3 Answers

  1. I have no doubt that there will be professional philosophers who will give a concrete answer from the standpoint of their worldview. I will indicate my own thoughts in this direction as if in the margins.

    Philosophy is generally a worldview. Materialistic philosophy is a materialistic worldview, religious philosophy is theological, and esoteric philosophy is completely different.

    Philosophy-we read in the Wiki – is understood ( materialistic-approx. the author of the text) by philosophers as a critical understanding of the world, a person, the experience of being a person in the world, as a type of social consciousness and knowledge of the world, developing a system of ideas and knowledge about the foundations of being a person in the world.

    Everything seems to be clear and without artifacts. But this is at first glance. Philosophy does not “solve paradoxes” because it does not recognize their existence. But various disputes and discrepancies abound.

    Take, for example, the concept of “subjective reality.”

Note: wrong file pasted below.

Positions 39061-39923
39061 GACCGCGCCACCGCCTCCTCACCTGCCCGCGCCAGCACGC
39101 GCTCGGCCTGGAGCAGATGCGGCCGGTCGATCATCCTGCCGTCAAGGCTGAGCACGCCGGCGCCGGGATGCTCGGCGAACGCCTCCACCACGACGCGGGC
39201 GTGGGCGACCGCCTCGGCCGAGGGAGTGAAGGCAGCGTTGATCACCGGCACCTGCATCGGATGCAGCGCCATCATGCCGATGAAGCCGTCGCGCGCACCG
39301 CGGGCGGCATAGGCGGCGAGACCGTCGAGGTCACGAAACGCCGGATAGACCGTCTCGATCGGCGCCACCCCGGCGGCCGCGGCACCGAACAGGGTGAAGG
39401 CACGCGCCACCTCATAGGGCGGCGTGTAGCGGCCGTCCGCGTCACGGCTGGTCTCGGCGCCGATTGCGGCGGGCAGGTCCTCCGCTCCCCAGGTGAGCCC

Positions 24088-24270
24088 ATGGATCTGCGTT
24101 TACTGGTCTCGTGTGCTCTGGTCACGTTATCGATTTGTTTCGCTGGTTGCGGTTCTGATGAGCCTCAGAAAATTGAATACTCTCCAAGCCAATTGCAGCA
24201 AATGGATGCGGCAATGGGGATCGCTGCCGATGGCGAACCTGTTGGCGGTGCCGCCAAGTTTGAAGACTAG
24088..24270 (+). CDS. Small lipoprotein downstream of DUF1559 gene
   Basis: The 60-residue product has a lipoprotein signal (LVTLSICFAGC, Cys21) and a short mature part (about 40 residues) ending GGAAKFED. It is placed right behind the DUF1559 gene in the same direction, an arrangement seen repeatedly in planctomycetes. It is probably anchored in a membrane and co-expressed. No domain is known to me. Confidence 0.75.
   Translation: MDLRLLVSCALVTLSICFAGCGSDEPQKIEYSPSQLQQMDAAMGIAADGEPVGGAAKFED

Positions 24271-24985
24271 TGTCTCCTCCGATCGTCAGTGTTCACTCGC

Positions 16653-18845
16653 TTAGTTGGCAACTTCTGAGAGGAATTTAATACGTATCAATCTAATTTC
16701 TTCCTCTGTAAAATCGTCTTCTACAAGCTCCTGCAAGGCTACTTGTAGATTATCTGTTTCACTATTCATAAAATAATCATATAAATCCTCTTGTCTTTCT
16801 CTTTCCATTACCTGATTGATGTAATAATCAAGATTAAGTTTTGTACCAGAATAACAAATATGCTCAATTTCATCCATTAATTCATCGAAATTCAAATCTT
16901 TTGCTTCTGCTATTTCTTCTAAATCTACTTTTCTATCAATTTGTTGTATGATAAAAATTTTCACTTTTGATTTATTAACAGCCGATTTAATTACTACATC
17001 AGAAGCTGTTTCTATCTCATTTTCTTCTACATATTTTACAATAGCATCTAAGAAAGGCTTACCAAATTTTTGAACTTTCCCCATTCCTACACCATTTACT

There is an eternal debate about this concept: “reductionism” and “anti-reductionism”, “physicalism” and “functionalism”.

    What is the reason for these disputes? What is the stumbling block of philosophy ( materialistic) in its attempt to know being?

    The reason is an incorrect, erroneous and for this reason dead-end worldview. Esoteric philosophy knows no paradoxes, because they do not exist for it. A paradox for intelligence arises when the actual worldview is unable to explain the phenomenon.

    How can such a paradox be solved other than by changing the worldview?

    Materialistic philosophers are not going to do this, and for this reason their philosophy is not able to solve the paradoxes that arise from its limitations.